• monitoring cost to identify cheating
    • benefits of cheating vs. benefits of long term cooperation
    • legal obstacles, illegal in most countries
  • In many cases, collusion may be illegal under antitrust laws, which prohibit agreements that restrain competition.
  • In a cooperative equilibrium, firms can earn higher profits than they would in a non-cooperative equilibrium. However, the benefits of cooperation are often offset by the costs of organizing and enforcing the agreement. In addition, the benefits of cooperation may be unevenly distributed among the firms in the industry, leading to tensions and conflicts within the cartel.
  • Tacit collusion: firms refrain from competing on price, but without communication or formal agreement between them - price leadership
    • a dominant producer takes the lead in setting the price, other firms following
    • one firm tries out a price increase and then waits to see whether other firms follow; if they do, a new higher price has been reached without the need for discussions between the firms; if others not following, the firm drop back the price.


  • Economies of scale: Oligopolistic firms have the potential to achieve economies of scale, which leads to lower average costs of production.
  • Innovation: Oligopolistic firms have the financial resources to invest in research and development, leading to innovation and new product development.
  • Competition: Although there are only a few dominant firms in the industry, they still compete with each other, leading to higher product quality, lower prices, and improved consumer welfare.
  • Advertising: Oligopolistic firms invest heavily in advertising, leading to increased consumer awareness and brand loyalty.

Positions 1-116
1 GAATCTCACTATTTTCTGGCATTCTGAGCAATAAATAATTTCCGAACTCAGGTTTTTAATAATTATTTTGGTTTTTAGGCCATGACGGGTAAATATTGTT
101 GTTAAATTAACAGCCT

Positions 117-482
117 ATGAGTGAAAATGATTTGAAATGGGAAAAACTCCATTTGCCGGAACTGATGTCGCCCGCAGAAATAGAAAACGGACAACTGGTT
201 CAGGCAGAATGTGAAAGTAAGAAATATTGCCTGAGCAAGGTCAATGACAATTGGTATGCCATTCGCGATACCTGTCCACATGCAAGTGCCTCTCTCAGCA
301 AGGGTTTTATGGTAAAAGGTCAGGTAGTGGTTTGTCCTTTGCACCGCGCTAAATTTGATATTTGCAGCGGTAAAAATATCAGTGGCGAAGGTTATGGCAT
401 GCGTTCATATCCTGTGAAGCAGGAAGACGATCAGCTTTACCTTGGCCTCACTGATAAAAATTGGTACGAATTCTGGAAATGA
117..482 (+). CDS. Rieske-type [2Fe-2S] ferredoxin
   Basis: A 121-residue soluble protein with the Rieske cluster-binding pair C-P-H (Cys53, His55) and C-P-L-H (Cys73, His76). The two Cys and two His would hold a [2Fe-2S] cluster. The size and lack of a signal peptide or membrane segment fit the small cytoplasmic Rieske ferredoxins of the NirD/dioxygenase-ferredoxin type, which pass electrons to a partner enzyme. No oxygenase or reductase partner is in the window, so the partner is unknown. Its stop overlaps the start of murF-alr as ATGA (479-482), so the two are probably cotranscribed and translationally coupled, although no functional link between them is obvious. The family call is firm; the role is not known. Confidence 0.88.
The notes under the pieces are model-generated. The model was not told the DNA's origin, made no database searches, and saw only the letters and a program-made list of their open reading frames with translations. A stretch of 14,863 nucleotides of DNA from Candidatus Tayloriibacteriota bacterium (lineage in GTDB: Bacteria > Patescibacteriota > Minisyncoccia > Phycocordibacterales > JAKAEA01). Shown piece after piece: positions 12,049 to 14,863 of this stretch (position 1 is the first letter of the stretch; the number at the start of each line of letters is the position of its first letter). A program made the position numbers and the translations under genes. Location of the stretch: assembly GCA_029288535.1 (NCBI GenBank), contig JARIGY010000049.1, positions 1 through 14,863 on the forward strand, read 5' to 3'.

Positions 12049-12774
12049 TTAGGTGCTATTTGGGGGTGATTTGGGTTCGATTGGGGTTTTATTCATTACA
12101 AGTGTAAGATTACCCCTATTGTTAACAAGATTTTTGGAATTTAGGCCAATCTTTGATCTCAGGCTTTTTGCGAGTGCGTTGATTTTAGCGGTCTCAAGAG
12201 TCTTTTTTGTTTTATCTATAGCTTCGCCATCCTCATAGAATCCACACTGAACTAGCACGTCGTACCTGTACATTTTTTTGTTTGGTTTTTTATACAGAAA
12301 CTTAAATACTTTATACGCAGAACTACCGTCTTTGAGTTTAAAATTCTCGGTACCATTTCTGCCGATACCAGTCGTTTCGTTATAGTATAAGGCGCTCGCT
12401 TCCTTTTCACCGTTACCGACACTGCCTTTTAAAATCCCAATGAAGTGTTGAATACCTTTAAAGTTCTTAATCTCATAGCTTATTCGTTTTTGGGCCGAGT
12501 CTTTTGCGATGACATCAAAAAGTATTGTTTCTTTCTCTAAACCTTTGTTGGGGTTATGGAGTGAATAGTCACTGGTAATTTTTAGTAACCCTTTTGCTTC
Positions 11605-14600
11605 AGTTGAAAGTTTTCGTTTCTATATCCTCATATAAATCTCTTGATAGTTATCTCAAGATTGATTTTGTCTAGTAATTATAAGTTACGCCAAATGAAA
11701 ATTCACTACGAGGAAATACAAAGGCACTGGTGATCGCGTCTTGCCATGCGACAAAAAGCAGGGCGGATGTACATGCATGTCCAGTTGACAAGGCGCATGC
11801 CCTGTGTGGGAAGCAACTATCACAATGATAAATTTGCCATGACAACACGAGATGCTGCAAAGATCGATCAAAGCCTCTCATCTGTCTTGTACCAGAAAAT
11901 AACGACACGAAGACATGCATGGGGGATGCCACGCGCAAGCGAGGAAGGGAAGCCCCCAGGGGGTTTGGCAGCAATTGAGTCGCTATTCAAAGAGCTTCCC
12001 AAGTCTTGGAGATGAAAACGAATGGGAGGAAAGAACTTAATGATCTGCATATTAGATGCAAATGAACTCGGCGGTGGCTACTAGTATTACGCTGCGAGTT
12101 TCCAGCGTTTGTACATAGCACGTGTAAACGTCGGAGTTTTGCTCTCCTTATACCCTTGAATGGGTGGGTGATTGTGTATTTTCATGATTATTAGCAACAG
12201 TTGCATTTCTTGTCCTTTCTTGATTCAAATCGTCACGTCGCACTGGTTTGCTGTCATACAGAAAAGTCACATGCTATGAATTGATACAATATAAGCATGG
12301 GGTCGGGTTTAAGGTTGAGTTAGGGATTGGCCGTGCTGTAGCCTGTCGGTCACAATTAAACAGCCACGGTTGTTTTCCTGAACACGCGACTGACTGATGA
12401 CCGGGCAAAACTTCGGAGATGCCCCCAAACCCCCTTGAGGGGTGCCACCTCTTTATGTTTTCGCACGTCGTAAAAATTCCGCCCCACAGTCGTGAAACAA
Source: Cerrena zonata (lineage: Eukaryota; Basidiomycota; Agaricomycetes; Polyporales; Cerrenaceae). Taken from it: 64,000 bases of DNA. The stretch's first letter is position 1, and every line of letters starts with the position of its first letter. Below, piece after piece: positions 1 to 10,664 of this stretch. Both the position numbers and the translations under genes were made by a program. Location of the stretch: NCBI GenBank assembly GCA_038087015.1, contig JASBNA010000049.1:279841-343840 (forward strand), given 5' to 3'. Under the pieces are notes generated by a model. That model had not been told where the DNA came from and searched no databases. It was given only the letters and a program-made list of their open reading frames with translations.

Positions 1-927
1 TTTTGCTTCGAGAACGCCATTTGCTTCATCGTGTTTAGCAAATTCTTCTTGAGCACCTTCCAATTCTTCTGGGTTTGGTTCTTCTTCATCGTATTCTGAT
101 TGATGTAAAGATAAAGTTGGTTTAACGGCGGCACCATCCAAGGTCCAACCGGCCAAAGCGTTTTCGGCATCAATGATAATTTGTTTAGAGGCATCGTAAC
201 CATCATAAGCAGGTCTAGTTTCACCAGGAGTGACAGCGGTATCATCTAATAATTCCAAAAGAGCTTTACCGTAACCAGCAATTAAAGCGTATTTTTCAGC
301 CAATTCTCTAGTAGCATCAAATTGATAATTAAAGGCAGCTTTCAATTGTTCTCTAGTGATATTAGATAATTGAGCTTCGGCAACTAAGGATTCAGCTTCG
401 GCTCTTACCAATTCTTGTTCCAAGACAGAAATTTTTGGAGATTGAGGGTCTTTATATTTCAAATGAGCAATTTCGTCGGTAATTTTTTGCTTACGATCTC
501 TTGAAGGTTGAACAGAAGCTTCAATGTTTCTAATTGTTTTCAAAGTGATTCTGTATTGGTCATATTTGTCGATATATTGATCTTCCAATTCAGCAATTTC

• Barriers to entry: High entry barriers prevent new firms from entering the market, limiting competition and innovation.
  • Price rigidity: In an oligopoly, firms tend to follow the pricing strategies of their competitors, leading to price rigidity and lack of price competition.
  • Collusion: Oligopolistic firms may engage in collusion, leading to anti-competitive behavior and higher prices for consumers.
  • Lack of consumer choice: With a limited number of firms dominating the industry, consumers have fewer choices in terms of product variety and price.

  • Collusion refers to a secret agreement between firms to cooperate with each other and act as a single monopolistic entity in order to maximize profits.
    • In oligopolistic markets, collusion can take place through price-fixing, production quotas, or market sharing agreements.
  • The Prisoner’s Dilemma is a concept in game theory that explains why it is difficult for firms to cooperate with each other, even when it is in their best interest to do so.
    • The dilemma arises when two players have to choose between cooperation and self-interest, and their decision depends on the decision of the other player.